The infinitely subtle complexity of this cartographic drawing soon spreads to the works that keep it company when entering the exhibit hall. Three of the drawings called Disturbances (“Distúrbios,” 2020-2022) feature a countless repetition of the silhouette of South America, with its outline shaped by ink lines applied with a calligraphy pen. A fourth drawing employs the same process to outline the African continent. In all cases, the drawn lines undulate, their thickness varies with the alternating pressure and direction of the quill, misaligned, ever multiplying
– demarcating gray painted areas while suggesting movement and vibration, as if in a seismographic cartography hypothesis in which the disturbances are below or beyond the geological tremors.

Soft-Map: Spectrum (“Mapa-mole: Espectro,” 2022), in turn, pushes the principle of projection to its limit as a necessary
step for the creation of two-dimensional representations of a spherical surface. The piece is created through cuts in a rubber plane, from which pieces are removed. The rubber medium is then suspended next to the wall by its upper vertices, and the weight of the rubber distorts these sections. As if by a spell, the indentations in the rubber cast shadows on the wall and, again, the ghostly silhouette of South America emerges from its cuts.

This is followed by another group of recent works by Marina Camargo. Pink Africa (“África Rosa”), Expanded America (“América Expandida”), Shadow-Light America I (“América Sombra-Luz I”) and Shadow-Light America II (“América Sombra-Luz II,” 2023) are small paintings that frame the silhouette of specific continents and unfold them in repetitions analogous to those already described in Unfolded Geographies. The mostly centralized composition of these canvases is added to the somewhat diluted application of paints with colors rarely used in cartographic conventions (such as black, purple, and lilac) to generate affective, almost emotional evocations. The paintings are, as much as possible, psychological portraits of the territories.[2]


The back of the exhibit hall reveals works that expand the limits of the reinvention
of cartographic making through drawing. First, there is a collection of small works from the Flux: Atlas Antiquus (“Fluxos:
Atlas Antiquus”) and Flux: Taschen-Atlas (“Fluxos: Taschen-Atlas”) series (2022 and 2023), which were created using pre-existing maps, originally published in ancient atlases, representing not only continents but oceans. On these maps, the artist drew multiple parabolic arcs using Indian ink, creating vectors similar to those that usually represent sea routes, though gigantic in their thickness and density. These opaque lines accumulate especially over the Atlantic, a crossing path and mass grave to the enslaved people that were key to the functioning of the colonial machine for centuries, obscuring the map to the point of indecipherability, subverting the conventional hierarchy between terrestrial bodies and dynamic streams in cartographic representation.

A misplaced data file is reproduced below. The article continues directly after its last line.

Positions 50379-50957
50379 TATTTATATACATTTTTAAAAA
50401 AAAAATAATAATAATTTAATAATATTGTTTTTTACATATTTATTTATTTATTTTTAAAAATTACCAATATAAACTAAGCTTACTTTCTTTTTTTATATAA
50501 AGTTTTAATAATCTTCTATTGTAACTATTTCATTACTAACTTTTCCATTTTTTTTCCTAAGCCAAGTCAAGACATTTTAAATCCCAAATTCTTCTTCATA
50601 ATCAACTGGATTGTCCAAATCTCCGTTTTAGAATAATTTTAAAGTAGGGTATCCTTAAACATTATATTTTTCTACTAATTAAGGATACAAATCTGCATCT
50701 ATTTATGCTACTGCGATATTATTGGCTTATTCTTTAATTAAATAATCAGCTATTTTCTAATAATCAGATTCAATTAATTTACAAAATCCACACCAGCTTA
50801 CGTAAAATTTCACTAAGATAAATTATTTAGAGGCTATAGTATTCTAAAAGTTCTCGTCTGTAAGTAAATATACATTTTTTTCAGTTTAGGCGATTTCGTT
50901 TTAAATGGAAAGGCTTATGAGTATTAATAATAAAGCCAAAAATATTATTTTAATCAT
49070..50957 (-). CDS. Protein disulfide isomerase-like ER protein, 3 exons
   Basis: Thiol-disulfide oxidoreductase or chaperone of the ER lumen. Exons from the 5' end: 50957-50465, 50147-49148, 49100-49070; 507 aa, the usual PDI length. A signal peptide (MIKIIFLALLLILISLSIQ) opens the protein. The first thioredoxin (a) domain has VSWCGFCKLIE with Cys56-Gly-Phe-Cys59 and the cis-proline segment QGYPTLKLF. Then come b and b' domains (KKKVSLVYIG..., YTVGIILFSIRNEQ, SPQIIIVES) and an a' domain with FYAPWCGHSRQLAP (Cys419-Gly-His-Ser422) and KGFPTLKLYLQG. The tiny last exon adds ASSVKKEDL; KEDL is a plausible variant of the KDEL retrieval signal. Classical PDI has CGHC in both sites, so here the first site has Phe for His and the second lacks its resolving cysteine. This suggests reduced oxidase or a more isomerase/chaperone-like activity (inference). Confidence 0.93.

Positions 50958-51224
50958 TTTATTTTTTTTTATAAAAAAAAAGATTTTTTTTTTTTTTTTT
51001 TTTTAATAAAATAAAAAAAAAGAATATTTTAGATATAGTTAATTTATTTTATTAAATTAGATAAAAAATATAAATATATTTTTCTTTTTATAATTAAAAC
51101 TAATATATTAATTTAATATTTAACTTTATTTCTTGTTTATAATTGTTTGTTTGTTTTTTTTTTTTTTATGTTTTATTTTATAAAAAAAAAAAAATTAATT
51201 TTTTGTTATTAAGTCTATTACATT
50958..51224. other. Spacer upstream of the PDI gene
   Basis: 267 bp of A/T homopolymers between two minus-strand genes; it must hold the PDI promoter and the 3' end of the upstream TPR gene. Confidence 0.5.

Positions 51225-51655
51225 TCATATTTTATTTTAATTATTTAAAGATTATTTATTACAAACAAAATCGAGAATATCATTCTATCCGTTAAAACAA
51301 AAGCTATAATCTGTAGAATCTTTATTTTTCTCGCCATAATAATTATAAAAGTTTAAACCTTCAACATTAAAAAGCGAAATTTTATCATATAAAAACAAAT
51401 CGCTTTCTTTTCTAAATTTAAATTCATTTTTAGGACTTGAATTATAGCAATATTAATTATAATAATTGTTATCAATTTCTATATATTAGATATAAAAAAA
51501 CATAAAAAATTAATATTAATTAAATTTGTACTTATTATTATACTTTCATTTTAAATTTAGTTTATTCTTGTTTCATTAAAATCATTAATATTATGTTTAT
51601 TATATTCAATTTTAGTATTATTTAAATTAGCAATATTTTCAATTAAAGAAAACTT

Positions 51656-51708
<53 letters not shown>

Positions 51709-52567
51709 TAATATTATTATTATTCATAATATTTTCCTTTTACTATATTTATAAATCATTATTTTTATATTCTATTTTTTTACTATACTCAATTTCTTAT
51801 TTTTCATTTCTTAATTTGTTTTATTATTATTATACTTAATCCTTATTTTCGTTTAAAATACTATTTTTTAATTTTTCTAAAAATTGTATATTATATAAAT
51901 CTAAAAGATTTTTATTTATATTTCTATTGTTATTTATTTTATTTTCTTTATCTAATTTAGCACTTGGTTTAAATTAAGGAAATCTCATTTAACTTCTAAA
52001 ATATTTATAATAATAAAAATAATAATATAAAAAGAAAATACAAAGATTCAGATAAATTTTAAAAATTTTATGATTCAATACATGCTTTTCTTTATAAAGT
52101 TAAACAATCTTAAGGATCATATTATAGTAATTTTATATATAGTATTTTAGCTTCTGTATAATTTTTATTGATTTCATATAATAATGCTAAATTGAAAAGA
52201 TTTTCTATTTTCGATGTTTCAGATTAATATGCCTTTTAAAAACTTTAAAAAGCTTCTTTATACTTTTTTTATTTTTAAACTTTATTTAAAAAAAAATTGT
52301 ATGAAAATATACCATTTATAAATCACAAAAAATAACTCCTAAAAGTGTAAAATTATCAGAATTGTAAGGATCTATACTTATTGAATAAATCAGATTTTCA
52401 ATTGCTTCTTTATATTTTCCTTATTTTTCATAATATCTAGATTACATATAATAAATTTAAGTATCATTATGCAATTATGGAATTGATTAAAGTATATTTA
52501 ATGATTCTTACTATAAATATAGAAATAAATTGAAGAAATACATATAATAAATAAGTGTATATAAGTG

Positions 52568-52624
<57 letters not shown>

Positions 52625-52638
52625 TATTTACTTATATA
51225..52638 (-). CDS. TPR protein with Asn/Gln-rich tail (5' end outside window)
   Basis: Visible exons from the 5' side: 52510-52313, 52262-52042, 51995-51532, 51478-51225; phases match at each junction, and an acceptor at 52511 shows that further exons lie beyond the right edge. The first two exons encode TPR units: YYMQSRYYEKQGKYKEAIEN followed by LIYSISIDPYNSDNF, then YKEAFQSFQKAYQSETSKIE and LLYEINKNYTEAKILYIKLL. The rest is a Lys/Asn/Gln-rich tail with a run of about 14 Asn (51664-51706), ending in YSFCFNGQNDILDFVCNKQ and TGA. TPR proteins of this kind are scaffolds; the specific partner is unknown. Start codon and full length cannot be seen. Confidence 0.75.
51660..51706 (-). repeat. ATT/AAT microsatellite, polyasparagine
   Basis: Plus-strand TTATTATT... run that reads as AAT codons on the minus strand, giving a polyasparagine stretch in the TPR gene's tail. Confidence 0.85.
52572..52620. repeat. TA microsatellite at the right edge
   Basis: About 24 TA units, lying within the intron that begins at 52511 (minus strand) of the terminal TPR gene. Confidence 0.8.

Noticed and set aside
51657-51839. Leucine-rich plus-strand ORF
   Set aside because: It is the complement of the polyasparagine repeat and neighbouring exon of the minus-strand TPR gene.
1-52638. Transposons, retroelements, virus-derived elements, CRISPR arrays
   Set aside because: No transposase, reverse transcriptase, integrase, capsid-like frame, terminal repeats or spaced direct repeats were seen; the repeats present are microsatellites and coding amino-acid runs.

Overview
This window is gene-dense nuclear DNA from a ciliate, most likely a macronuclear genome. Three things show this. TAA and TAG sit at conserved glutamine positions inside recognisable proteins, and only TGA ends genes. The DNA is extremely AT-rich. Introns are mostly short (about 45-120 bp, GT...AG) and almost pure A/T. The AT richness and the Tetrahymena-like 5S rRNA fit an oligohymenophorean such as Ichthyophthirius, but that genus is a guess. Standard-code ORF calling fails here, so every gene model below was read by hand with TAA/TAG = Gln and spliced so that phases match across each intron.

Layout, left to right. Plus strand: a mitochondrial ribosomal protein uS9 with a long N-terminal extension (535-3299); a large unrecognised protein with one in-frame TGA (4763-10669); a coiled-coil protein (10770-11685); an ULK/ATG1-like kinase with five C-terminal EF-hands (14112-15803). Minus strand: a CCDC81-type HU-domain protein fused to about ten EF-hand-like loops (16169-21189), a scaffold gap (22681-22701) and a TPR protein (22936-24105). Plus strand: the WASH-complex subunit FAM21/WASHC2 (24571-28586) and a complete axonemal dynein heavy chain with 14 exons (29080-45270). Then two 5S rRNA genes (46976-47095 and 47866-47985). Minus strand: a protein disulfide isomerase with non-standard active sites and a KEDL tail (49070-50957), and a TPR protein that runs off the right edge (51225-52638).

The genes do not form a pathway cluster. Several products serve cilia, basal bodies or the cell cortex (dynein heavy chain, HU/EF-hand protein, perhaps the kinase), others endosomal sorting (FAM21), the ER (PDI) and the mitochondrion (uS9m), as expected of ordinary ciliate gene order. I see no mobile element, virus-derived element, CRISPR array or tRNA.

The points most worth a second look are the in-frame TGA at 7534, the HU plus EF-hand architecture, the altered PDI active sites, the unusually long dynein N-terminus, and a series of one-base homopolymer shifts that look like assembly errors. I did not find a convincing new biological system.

Finally, there is the large rubber installation called Re-Pangea (“Re-Pangeia,” 2019- 2023), in which the continents, which
one day formed a single terrestrial body, reconnect in solidarity through metal rings, forming a mass that hangs from a raised bar and spreads across the ground. In this work, the tactile (haptic) quality of black rubber alludes to the iconic soft works of Lygia Clark, while also evoking the fetishism of rubbery bodysuits that simultaneously shelter and mask, dress and reveal ambivalent bodies.

In both cases, the surface of the world is overloaded with itself. Its codification as cartography does not protect it from some carnality and veiling that can be both a sign of desire and erasure. Perhaps that is why there is no surprise in the subsequent encounter with Bent Continents (South America) (“Continentes dobrados (América do Sul),” 2019), since the work incorporates a continent with its upper part flexed on itself with its use of the reflective and golden brass surface, as if, by yielding to its own weight, it reached an initial stage of melting or bowing in greeting or invitation.


Songlines (2019-2021) is a musical performance by Marcelo Cabral in collaboration with Marina Camargo. With 
its creation in 2019, the artist compiled five books with drawings of the land borders of all continents and invited the musician to freely interpret the sequence of border lines in the acoustic bass, turning geopolitical limits into an experimental sound score of sorts.

The five border booklets are opened on
music stands, closing the exhibit with a monitor displaying a recording of the first
live performance given at A Certain Shade’s opening. In the fluctuation between languages – from the printed line to the reverberant sound, from publishing to video – the breadth of the processes employed by Marina Camargo is evident.

All borders are (asymmetrical) fields used to create a thickening of differences, tensions, and geopolitical collisions. If this tension
is noticeable at the oceanic limits of the territories, it becomes even more tangible
at land borders materialized by walls, gates, customs offices, and migratory controls. It
is precisely the whole of these lines that the artist isolates and orders, a typical process
of the analytical scientific method, generating – in a counterintuitive way – a body that is made available to the musician and composer as a subject open to his interpretation. In the live version of the performance, the meaning of “interpretation” is threefold: reading the lines, translating the visual into the audible, and performing the composition in real-time. In this threefold interpretation, abstract lines with concrete effects on territories return to abstraction, liberated and available to sensorial shareable invention.

The performance relates to drawing, as defined by Mário de Andrade: an intermediate art between the arts of space and the arts of time.

Paulo Miyada

[1] Mário de Andrade. “Do desenho”, In: “Aspectos das Artes Plásticas no Brasil”. 2a. Ed, São Paulo: Martins, 1975. p. 69

[2] This reading was initially suggested to me by Nik Neves, the artist’s life partner and (in)formal collaborator in several of her works. Then, I also remembered the so-called psychological portraits of Flávio de Carvalho.

Paulo Miyada is a curator and researcher of contemporary
art. He has a master’s degree in History of Architecture and Urbanism at the FAU-USP, where he also graduated. He has been the chief curator of the Instituto Tomie Ohtake since 2015 and assistant curator of the Centre Pompidou since 2021. He was assistant curator at the 34th Bienal de São Paulo (2019-2021) and the 34th Panorama da Arte Brasileira
 at the MAM-SP (2015). Among his curator projects, stand out: AI-5 50 Anos – Ainda não terminou de acabar (AI-5 50 years – still hasn’t ended yet, 2018) and Anna Maria Maiolino – PSSSIIIUUU… (2022).